Bill On Time and Without Apologies

It is important to bill on time, at the specified amount, without apologies. The contract should specify when these bills can be expected, the terms for them, and the amount. Clients should never be surprised on any of these fronts, because nothing jacks a relationship faster than funny business with money; if an amount is going to be higher than what was originally agreed upon, the client should know well in advance, in writing. Be good with invoices, and your business will benefit.

On the flip side, clients are pleasantly surprised when the invoice comes in under budget. Sometimes, whether the timesheet backs me up or not, I’ll shave an hour or two off of the projected time, and the last invoice will be slightly under my original estimate. It’s a cheap shot, and arguably pandering, but it makes for some feel-good e-mail hugs, so shut up.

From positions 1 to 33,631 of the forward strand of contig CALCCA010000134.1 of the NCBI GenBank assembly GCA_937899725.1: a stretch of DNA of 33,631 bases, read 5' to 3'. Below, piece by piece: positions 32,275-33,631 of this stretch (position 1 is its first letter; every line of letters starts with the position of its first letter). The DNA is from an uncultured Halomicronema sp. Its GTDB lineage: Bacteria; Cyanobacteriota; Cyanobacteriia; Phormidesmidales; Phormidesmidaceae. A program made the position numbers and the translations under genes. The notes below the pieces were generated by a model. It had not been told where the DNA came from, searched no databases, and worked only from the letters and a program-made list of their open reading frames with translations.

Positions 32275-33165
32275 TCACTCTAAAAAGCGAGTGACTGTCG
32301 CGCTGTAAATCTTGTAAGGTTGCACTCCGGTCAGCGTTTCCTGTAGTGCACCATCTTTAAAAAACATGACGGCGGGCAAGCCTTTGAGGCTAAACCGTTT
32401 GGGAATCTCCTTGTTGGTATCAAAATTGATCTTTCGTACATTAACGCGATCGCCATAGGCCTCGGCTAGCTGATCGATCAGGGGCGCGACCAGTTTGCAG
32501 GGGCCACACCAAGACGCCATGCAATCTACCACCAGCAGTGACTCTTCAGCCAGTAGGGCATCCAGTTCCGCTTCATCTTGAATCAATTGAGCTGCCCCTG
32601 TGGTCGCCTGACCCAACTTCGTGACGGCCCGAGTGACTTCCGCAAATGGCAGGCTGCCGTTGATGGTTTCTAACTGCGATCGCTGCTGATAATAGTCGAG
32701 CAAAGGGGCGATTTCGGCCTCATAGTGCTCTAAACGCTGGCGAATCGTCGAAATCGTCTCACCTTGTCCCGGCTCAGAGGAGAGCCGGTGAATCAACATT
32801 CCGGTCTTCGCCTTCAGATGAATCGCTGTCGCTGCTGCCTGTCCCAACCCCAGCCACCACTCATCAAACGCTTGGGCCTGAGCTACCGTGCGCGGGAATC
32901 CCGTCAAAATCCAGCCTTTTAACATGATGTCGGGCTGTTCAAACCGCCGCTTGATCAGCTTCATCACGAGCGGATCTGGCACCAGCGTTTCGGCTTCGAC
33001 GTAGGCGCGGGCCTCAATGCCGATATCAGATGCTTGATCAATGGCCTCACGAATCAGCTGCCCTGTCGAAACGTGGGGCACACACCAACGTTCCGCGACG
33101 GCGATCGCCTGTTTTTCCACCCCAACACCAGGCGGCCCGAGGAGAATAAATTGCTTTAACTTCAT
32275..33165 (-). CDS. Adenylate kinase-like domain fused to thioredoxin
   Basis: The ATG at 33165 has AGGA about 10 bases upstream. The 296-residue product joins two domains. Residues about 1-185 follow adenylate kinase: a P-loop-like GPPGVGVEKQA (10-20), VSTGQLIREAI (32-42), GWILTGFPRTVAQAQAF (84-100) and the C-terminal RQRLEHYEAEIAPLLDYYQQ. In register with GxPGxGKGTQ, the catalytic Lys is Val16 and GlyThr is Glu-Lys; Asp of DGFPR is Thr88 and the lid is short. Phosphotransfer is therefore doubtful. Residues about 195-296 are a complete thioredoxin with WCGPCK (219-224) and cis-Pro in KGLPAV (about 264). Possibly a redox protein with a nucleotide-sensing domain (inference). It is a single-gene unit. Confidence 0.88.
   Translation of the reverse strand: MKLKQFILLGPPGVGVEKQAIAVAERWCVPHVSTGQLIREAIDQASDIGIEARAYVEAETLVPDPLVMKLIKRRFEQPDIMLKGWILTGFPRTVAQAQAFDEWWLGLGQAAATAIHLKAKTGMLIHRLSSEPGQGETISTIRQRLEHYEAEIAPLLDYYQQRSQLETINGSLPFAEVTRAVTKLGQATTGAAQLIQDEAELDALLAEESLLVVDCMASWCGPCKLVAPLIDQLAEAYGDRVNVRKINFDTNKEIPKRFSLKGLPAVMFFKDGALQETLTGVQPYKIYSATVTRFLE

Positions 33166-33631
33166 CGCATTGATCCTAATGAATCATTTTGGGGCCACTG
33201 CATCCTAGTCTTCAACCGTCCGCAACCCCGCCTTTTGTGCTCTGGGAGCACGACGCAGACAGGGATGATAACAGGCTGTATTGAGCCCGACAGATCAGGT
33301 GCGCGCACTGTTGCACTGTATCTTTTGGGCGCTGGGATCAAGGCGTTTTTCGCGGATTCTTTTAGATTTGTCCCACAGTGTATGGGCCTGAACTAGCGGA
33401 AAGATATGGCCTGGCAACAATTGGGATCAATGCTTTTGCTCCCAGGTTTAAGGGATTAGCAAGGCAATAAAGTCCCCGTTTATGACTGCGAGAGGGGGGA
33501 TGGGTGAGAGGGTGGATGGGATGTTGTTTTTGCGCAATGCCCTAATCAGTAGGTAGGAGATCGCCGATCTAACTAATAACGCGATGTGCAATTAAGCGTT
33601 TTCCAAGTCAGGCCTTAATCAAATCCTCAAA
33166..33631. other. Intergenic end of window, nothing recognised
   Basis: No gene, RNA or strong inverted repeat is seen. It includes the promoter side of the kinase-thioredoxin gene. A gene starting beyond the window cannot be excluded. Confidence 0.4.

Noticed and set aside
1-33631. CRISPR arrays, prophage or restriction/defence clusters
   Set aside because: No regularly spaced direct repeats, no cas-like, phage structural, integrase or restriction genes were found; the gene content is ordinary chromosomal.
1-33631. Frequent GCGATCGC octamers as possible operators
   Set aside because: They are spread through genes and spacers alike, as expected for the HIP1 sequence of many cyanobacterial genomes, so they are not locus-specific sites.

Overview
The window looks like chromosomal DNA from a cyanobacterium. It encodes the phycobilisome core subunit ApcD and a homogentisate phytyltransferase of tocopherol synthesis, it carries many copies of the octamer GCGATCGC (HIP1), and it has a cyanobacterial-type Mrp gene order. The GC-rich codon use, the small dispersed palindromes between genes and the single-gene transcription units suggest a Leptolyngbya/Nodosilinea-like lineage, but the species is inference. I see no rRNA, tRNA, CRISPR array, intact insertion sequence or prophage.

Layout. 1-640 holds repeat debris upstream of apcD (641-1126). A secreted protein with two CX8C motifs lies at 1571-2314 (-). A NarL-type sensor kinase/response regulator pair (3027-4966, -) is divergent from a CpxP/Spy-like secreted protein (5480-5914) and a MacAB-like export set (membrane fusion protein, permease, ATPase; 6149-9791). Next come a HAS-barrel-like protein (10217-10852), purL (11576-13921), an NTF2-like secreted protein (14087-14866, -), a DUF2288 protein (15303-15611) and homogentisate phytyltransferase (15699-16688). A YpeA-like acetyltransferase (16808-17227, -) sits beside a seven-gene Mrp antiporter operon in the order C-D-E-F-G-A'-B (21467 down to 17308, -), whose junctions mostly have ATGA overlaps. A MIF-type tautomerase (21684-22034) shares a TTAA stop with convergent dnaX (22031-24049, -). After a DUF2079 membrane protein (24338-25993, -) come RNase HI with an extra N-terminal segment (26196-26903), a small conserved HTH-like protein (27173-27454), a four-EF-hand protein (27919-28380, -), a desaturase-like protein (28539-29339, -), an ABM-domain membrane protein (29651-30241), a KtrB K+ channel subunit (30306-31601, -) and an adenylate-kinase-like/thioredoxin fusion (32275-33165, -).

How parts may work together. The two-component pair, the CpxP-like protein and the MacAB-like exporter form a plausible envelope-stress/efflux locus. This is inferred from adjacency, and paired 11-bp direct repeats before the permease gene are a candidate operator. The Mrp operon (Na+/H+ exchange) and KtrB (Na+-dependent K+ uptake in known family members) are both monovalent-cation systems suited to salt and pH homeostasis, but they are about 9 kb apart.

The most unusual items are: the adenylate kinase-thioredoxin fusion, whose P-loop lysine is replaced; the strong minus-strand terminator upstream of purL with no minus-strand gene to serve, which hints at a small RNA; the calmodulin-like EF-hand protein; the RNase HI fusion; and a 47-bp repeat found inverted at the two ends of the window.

The Little Things, Like, You Know, Communication

Every business requires meticulous and mind-numbing number juggling and detail tracking. Stay on top of this crap, because they multiply like gremlins. There is a multitude of applications to help you with this, but the central piece is always customer communication. My gmail account is tricked out like a Bentley in a Jay Z video with hundreds of contacts, routing rules and descriptive labels, but a lot of people with European cars and corner offices like expensive CRM applications to accomplish the same thing.

Designers who succeed cannot do it on skill alone. I’ve said it 9,000 times before and I’ll say it 9,000 times before I die — more often than not, being a good designer has absolutely, quantifiably nothing to do with design. It’s about immediate follow-up, proactive lead generation, relentless headhunting, and transparent diplomacy. It’s about kissing ass and still getting your way. It’s about managing expectations, exceeding those expectations, and making it look effortless.

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commentary + criticism

Rachel Goldstein

wrote the following on Wednesday November 5, 2008